An Australian court ruling put the "stolen generation" of Aboriginal children at the top of the country's news agenda this weekend. As many as 100,000 children of Aboriginal mothers and European fathers were taken from their parents between 1910 and 1970; most were placed in children's homes and forbidden to see their families in an attempt to assimilate them into white society. On Friday, a judge in the Northern Territory ruled against Lorna Cubillo and Peter Gunner, who sought financial compensation for the psychological trauma, emotional distress, and cultural isolation caused by being removed from their families. The judge found that both had been victimized in the homes—Cubillo was viciously beaten and "starved of affection," and Gunner was sexually assaulted—but he said there was insufficient evidence to prove the authorities had acted against their best interests. According to Hong Kong's South China Morning Post, "He said the law had allowed mixed-blood Aboriginal children to be taken into care even if it was against the wishes of their families."
Most editorials focused on the gap between justice and the legalities of the case. An op-ed in the Age of Melbourne said, "[T]he gulf that separates what justice requires and what the law has delivered is nightmarishly wide indeed." Following the ruling, there were calls for members of the stolen generation to be compensated by a reparations tribunal, similar to programs established in New Zealand, Canada, and South Africa. The government ruled out a tribunal, leading the Daily Telegraph of New South Wales to begin its news report on the topic, "The taxpayer will continue to pay for expensive court battles over stolen Aboriginal children rather than set up a fund to compensate them." Australian Opposition Leader Kim Beazley supported reparations, so that claimants could avoid "the trauma and legal expense of the legal processes where the money ends up in the pockets of the lawyers and not those who have been traumatized." An editorial in the Age agreed that the "deeper lesson" in the ruling "is that the law is an imperfect and unreliable instrument for redressing [Australia's] long history of injustice [against indigenous Australians]." It concluded:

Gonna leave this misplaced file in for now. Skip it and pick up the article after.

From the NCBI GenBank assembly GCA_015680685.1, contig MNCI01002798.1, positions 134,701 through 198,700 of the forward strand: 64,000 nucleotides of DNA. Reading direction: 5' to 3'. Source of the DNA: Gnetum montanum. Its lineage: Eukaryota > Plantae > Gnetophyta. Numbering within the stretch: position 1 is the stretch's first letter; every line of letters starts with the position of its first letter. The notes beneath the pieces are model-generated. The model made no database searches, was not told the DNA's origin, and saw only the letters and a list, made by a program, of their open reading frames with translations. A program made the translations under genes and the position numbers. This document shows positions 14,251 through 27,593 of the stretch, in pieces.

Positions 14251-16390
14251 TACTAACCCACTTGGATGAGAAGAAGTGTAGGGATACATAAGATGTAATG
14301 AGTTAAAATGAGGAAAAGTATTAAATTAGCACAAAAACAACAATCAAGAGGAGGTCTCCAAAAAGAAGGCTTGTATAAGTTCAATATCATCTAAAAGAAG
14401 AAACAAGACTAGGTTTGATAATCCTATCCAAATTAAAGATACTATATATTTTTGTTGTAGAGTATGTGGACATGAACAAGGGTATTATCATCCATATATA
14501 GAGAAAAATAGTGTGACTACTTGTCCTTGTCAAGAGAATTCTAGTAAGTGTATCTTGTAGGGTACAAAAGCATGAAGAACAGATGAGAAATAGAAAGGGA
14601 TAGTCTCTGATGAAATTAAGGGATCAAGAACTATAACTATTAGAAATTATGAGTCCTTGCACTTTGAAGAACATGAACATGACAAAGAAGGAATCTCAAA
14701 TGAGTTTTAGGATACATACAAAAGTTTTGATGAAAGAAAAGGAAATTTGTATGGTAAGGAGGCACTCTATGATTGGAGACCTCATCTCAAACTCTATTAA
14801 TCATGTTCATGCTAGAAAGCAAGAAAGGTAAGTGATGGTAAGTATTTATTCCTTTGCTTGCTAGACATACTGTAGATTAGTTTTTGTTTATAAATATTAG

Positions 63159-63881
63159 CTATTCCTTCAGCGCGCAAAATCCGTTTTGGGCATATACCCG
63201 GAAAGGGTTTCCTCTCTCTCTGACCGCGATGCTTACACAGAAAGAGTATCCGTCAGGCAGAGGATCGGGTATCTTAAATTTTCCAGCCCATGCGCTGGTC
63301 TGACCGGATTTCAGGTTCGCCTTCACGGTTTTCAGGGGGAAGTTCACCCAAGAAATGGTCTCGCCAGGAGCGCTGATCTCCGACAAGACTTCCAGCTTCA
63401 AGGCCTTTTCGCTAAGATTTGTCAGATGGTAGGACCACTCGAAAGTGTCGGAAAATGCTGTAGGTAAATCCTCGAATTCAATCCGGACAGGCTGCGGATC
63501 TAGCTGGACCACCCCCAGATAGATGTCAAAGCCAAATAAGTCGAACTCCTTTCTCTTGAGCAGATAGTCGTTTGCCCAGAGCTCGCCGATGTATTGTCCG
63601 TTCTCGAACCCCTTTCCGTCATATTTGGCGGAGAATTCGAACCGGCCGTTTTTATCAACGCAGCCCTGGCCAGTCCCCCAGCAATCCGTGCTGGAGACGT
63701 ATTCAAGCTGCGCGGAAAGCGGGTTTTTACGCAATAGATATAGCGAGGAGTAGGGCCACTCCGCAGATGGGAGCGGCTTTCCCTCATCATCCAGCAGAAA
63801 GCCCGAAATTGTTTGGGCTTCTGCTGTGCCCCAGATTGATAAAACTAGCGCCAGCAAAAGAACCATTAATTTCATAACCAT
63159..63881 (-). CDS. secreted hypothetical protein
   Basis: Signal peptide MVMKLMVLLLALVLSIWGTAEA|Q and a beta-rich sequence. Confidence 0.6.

More than ever, the great questions of an apology, and of possible reparations, have been shown to be primarily matters to be decided by the nation's political leaders and by all of us, the people whom they represent.
Aides to Taiwanese President Chen Shui-bian said his first overseas trip since taking office in March is "vital to counter Beijing's attempts to woo away the island's allies, particularly those in impoverished Africa," according to the South China Morning Post. The Hong Kong iMail said, "[M]ost nations have cut their links [to Taiwan] over recent years because they know they are likely to get a favourable business reaction from the mainland if they do so." Chen will visit six countries in Latin America and West Africa that are among the 29 nations still giving diplomatic recognition to Taiwan rather than to mainland China. Most stories focused on Chen's decision to respect the wishes of U.S. authorities by declining to meet with House members during his layover in Los Angeles Sunday and his rejection of the "checkbook diplomacy" reportedly used by the previous Kuomintang (KMT) administration to keep allies sweet. Last week, the Nicaraguan foreign minister demanded that Chen honor a KMT pledge of $100 million in aid, which led the Taiwanese government to declare that no new aid commitments would be made during the trip. Under the headline, "It's stupid to buy diplomatic ties," an editorial in the Taipei Times declared, somewhat unrealistically:
Under escalating threats from China, Chen's trip is actually a response to a provocation of war. … A number of countries have … exploited cross-strait competition, inviting bids from both sides and treating the two sides as "big spenders." This buying of diplomatic ties and the auctioning that has now become a feature are simply foolish. If only the two sides could agree to a cease-fire, and apply these resources to domestic development, just imagine the kind of benefits their people would enjoy.
McDomination: Russia's St. Petersburg Times declared "McTyranny More Scary Than Putin" in an editorial Friday. Reporting that, after two years of conflict, McDonald's agreed to recognize a union at the company's Moscow food-processing plant—only the second time the company has allowed workers to unionize (a group in New Zealand was the first)—the paper worried that "the public seems to have lost its right to ask questions about business practices that may be harmful to public health or the environment." It concluded:
For all the talk of Vladimir Putin as a possible threat to freedom, it is still far safer for this newspaper to criticize Putin than a company like McDonald's. So who is the real threat to freedom in the 21st century—the Kremlin or the multinational corporation?